Hesketh went out early when he missed a gear and his valves had an argument with the piston. It looked as if Alan Herschell, on the Fred May 172 James, would win, but with eight laps to go his carb came loose and he finished holding it with one hand! The eventual winner, Jock Leishman, off the 1 min 30 sec mark, rode in spectacular fashion on his 500 ohc AJS. Second was ex-jockey Herschell, the little man with the big heart (and hot hand), with Percy Jackson, Burton Kinsey, Schroenn and Sarkis following them across the line in that order.

Don Hall had retired after this tank ran dry on the last lap. Then in fourth position, he didn’t know that refuelling en route was allowed, and both Herschell and Schroenn were said to have done so in the later stages of the race.

With the 1936 SA Junior TT in mind, Roy bought a 350 Excelsior and, together with Don Hall, the old TT master, travelled to East London, where the races were staged on the 12-mile Prince George Circuit. This was Roy’s first attempt in this classic scratch event. There was a small but select field of 11 starters, Hall and Galway being pre-race favourites. Roy was down on maximum but hung on grimly to fifth place, making up for his loss on the straights by some desperate work on the round-abouts.

Hall made the pace from the start, with Galway challenging, but not far behind was Harold Brook on a KTT Velo and Johnny Strydom. So they went for lap after lap, with Hall breaking the lap record three times, but when he stopped to refuel late in the race, Brook took the lead, with Hesketh now right in his slipstream. Galway went out on lap 16 and, despite another record lap of 81,01 mph Hall couldn’t catch the three ahead and the crowds were treated to the exciting spectacle of the first four men on the finishing straight together, the only time that had happened in the TT since the inception of the series in 1924.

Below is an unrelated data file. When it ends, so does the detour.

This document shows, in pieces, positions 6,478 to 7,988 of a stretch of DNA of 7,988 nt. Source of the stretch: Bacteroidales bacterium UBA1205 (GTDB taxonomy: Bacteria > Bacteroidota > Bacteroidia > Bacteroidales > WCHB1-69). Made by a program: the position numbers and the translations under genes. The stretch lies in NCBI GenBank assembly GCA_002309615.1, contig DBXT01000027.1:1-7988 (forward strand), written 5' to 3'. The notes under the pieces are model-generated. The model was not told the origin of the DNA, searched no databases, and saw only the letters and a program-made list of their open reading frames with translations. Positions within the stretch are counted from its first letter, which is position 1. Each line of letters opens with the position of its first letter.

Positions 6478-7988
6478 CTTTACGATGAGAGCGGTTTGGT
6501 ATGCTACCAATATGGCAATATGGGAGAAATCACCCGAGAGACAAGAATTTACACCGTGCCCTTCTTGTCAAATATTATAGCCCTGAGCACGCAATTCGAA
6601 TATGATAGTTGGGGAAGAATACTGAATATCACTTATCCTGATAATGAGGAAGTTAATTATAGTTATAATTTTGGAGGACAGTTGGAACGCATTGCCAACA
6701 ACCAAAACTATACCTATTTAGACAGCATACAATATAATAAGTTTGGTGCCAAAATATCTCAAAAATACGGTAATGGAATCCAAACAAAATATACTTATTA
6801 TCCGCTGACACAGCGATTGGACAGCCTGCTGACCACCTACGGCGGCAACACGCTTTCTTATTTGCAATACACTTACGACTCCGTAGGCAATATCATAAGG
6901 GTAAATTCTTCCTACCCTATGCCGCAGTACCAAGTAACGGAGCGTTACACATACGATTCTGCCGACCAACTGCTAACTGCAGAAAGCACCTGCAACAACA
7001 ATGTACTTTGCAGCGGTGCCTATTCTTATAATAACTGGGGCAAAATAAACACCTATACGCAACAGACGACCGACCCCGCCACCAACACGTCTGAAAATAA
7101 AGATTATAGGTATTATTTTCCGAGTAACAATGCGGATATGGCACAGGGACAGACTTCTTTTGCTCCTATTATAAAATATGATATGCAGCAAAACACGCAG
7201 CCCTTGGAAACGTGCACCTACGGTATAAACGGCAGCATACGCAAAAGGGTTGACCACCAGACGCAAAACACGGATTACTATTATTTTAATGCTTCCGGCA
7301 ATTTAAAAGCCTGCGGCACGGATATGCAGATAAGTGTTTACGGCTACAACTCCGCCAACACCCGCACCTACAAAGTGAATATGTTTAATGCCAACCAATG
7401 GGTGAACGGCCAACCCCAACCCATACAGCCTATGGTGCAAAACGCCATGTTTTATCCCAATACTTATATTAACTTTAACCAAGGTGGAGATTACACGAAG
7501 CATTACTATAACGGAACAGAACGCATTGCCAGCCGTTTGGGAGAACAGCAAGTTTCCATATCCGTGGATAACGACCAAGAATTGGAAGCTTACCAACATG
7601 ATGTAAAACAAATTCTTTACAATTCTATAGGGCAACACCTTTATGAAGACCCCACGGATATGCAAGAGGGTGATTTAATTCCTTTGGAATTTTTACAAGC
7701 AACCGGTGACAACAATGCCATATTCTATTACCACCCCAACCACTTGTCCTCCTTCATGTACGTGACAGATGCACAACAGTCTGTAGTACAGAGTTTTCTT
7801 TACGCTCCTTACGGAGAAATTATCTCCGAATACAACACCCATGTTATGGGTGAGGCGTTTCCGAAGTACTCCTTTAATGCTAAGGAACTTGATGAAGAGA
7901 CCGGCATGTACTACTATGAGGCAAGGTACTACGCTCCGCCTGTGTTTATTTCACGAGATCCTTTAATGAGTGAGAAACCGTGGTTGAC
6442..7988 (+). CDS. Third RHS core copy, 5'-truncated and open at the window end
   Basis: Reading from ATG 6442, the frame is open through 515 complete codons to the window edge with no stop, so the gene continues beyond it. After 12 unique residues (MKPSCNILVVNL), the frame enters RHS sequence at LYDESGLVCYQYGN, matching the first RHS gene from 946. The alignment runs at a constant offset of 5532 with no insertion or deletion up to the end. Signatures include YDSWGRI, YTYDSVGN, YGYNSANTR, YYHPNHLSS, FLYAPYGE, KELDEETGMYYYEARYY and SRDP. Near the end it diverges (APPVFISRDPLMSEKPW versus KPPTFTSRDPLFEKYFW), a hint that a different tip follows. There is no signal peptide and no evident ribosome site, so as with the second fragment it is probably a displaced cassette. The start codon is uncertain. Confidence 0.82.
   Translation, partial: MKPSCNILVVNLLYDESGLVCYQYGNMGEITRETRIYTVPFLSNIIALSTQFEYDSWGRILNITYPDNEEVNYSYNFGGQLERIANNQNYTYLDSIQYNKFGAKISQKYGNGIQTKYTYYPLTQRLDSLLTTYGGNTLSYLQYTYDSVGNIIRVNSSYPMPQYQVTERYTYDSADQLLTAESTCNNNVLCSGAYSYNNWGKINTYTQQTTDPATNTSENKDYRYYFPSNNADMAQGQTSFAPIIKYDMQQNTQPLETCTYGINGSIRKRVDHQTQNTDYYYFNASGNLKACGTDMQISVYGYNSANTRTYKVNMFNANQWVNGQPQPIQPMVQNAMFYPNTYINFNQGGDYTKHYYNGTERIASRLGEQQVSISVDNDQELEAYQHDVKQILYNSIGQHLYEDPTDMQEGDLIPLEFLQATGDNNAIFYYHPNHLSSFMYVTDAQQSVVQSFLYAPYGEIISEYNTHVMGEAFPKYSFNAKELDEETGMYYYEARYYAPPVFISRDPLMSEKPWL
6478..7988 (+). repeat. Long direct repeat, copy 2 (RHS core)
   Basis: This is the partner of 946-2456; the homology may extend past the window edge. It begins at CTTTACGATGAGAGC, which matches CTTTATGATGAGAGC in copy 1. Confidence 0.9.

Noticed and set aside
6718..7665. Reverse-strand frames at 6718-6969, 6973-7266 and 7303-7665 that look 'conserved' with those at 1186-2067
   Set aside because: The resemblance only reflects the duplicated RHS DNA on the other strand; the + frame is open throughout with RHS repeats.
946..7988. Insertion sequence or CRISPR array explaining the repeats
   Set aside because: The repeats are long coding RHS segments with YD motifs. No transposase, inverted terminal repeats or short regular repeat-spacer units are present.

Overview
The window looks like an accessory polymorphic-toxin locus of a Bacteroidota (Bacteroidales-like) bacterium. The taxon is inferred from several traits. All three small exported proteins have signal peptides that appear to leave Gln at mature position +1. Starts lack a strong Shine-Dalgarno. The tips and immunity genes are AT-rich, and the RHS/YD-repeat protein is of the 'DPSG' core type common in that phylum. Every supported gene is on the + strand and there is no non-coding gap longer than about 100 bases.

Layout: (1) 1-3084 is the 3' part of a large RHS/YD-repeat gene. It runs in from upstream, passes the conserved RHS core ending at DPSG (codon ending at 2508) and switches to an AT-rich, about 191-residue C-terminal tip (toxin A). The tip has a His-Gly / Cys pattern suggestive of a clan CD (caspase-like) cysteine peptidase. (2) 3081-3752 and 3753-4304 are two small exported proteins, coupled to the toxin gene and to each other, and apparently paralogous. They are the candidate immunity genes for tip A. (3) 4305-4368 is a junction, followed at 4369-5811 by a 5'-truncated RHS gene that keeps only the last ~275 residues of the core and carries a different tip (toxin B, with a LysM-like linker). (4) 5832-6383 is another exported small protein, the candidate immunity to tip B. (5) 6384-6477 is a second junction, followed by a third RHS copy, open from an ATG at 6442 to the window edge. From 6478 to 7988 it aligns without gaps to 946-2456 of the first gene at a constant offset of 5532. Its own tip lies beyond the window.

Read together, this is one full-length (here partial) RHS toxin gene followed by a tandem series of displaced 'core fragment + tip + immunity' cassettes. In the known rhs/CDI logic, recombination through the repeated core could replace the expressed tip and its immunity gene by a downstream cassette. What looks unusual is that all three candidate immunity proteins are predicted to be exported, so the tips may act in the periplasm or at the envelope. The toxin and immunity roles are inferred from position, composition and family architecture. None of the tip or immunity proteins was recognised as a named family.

Brook and Hesketh repeated their performances in the 100-mile handicap that followed, and Roy was buoyantly joyful about his prospects for the DJ, which was only six weeks away. The roads were magnificent, tarred for many miles and the old hands must have found it difficult to believe this was the same course over which they had battled in the years gone by. If they had need of further proof of the progress in road surface and machine performance, they had but to examine the handicaps!

Herschell, who was No 1, had been allotted 1 hr 53 min start on a 172 two-stroke James from scratch-men Kinsey (Norton), Sarkis (Sunbeam) and Scott (Triumph). In 1925, the last-named rider had piloted a 172 Francis-Barnett in receipt of 4 hr 42 min start from back marker Du Toit’s 989 cc Harley-Davidson, and Scott was nearing Ladysmith before Big Bill pushed off from Mayville!

Perusing the handicaps for a possible winner, the gents with the pencils and the record books ticked off No. 10, Jarman, as the most probable winner. With a start of 1 hr 20 min he appeared to be “thrown in” if he had a clear run on his 350 s/v. AJS. They skated over all the other names till they came to Hesketh, now a “known quantity”, as his bracketing on the 7 min mark with Cohen (AJS) and Harris (Excelsior) showed. The great old Alf Long was two minutes behind on a 500 Ariel, with Allam on a Triumph. Then came the evergreen Charlie Young (Sunbeam) and popular new favourite Jock Leishman (AJS), who left 2 minutes before the big three “A” class riders. Don Hall and Johnny Galway were notable absentees, being away in the Isle of Man for the TT races.

At three minutes past seven the flag fell and Herschell hopped into the saddle of his 172 James-Villiers and the crowds lining Mayville Hill watched the little man start the 20th race in the series. Hesketh scared the wits out of everybody at Westville Hotel when he used all the road, including the wrong side, to avoid a car, but that did not appear to have unsettled him, for he clocked 44 minutes to his home-town, the fastest of the day and 45 seconds quicker than Leishman on the 500 AJS.

The pace was the hottest ever set and, with records being shattered in nearly every class, the watchers at the score boards in Durban were kept at a high pitch of excitement and anticipation. There were “Oohs” and “Aahs” as the signwriter posted up the times for the intermediate stages. The incredible little Herschell clipped 6 minutes off the tiddler class record to Newcastle. This was a great run, for he had literally stood from Howick when his saddle broke. To make matters worse, outside Newcastle the nipple came off his throttle cable and he was forced to operate it by hand.